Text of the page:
“Positive Aspects of a Negative Solution”
The title of this section reproduces part of the title of , the joint paper of Martin Davis, Julia Robinson, and myself written for the Proceedings of Symposium on Hilbert’s problems . The undecidability of Hilbert’s tenth problem is just one of the corollaries of the DPRM-theorem. Actually it can serve as bridge for transferring ideas and results from Computability Theory to Number Theory; a few of such applications are given below.
Speeding Up Diophantine Equations
A simplest form of such transfer is as follows: take any theorem about listable sets and replace them by Diophantine sets. For example, one can explicitly write down a polynomial (2.5) with the set of its positive values being exactly the set of all prime numbers; the supposed impossibility of such a definition of primes was considered by many number-theorists as an informal argument against Martin Davis Conjecture.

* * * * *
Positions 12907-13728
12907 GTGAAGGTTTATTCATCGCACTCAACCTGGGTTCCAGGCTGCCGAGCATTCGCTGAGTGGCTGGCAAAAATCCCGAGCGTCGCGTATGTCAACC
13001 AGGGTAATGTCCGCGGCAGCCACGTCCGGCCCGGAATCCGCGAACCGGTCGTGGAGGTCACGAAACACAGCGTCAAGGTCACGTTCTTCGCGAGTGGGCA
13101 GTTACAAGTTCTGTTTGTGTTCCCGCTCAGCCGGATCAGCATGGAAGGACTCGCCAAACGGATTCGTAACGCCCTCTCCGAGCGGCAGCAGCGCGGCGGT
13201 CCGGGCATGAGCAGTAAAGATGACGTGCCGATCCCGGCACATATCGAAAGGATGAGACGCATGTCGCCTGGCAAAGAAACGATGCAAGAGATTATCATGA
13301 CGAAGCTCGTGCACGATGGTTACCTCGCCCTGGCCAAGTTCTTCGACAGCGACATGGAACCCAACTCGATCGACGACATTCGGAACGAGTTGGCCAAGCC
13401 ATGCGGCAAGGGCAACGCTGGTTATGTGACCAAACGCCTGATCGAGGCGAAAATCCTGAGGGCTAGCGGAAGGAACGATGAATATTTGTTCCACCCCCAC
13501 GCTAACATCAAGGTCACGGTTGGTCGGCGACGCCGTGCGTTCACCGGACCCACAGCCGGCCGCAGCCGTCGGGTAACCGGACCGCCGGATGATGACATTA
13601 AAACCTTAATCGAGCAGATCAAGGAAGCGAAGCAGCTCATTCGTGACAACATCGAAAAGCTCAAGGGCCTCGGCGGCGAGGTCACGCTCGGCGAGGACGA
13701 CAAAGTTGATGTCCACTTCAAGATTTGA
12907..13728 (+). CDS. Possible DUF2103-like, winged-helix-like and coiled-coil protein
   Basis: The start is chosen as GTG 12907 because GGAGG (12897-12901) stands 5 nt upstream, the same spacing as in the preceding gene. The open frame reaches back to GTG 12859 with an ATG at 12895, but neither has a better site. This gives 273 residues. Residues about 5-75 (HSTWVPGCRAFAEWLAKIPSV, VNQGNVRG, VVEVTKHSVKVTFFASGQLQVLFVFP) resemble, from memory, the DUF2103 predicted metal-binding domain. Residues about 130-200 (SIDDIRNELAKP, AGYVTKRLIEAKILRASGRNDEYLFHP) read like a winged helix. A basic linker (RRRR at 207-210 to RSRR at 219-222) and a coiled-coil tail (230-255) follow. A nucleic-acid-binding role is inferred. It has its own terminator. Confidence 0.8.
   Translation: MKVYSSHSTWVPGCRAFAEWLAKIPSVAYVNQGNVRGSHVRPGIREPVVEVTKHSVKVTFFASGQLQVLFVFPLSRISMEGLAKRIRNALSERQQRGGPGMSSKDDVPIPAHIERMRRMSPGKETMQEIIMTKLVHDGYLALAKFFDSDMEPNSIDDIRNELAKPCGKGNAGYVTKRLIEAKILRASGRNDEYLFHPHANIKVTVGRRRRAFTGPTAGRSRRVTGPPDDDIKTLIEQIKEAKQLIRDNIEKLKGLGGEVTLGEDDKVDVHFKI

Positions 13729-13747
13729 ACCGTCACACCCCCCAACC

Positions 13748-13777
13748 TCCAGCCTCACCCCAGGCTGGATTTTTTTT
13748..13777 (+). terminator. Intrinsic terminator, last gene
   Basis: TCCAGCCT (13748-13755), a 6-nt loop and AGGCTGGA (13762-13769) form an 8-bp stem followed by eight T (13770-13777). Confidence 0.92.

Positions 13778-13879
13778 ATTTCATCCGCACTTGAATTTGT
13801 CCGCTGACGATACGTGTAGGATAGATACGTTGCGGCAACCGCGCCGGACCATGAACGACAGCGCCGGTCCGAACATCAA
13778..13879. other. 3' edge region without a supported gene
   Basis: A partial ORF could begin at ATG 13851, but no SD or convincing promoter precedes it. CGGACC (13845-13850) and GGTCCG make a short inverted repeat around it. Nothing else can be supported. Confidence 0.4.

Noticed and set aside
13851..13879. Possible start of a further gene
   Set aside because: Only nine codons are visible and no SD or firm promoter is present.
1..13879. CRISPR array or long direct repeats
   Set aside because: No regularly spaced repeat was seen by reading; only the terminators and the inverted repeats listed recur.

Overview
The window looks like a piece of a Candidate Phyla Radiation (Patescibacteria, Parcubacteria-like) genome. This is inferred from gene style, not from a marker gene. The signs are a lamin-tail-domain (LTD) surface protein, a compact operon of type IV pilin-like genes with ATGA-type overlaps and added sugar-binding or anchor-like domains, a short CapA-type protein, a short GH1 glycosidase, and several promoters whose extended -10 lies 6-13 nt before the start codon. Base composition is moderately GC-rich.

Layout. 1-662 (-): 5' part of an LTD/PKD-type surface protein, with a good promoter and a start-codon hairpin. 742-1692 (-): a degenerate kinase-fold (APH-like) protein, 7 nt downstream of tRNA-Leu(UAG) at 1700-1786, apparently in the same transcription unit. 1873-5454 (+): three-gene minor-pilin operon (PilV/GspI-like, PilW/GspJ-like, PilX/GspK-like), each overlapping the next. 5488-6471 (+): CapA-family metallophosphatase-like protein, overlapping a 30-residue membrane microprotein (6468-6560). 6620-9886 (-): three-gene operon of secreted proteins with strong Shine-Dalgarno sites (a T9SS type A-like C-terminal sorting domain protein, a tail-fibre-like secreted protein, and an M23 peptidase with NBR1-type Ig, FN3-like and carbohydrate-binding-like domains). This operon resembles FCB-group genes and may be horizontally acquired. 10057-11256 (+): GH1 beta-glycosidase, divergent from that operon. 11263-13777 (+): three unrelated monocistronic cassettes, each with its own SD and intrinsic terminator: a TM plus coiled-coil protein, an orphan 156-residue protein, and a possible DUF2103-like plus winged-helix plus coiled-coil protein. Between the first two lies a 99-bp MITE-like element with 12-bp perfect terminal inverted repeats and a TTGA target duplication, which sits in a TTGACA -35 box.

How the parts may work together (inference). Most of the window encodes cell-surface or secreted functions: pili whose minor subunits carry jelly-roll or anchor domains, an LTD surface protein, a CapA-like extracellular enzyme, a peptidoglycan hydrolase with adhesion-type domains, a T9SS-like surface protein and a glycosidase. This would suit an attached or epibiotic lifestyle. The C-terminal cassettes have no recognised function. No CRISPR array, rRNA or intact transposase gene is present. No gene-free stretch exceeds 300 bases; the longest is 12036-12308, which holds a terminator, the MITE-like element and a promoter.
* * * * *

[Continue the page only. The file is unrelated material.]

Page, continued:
It is quite typical that the map “listable” ^ “Diophantine” produces theorems not conventional for Number Theory. For example, Martin Davis published in  the following Diophantine counterpart of Manuel Blum’s  speed-up theorem.
Theorem For every general recursive function a(a, w) there are Diophantine equations
- • for every value of a one and only one of these two equations has a solution;
- • if equations
are solvable exactly for the same values of the parameter a as Eqs.(2.20) and (2.21) respectively, then there is third pair of equations
- - these equations are also solvable exactly for the same values of the parameter a as Eqs. (2.20) and (2.21) respectively;
- - for almost all a for every solution of equation (2.22) (Eq. (2.23)) there is solution of equation (2.24) (respectively, Eq. (2.25)) such that
This theorem in its full generality is about an arbitrary general recursive function; replacing it by any particular (growing fast) function we obtain theorems which are purely number-theoretical but quite non-standard for Number Theory.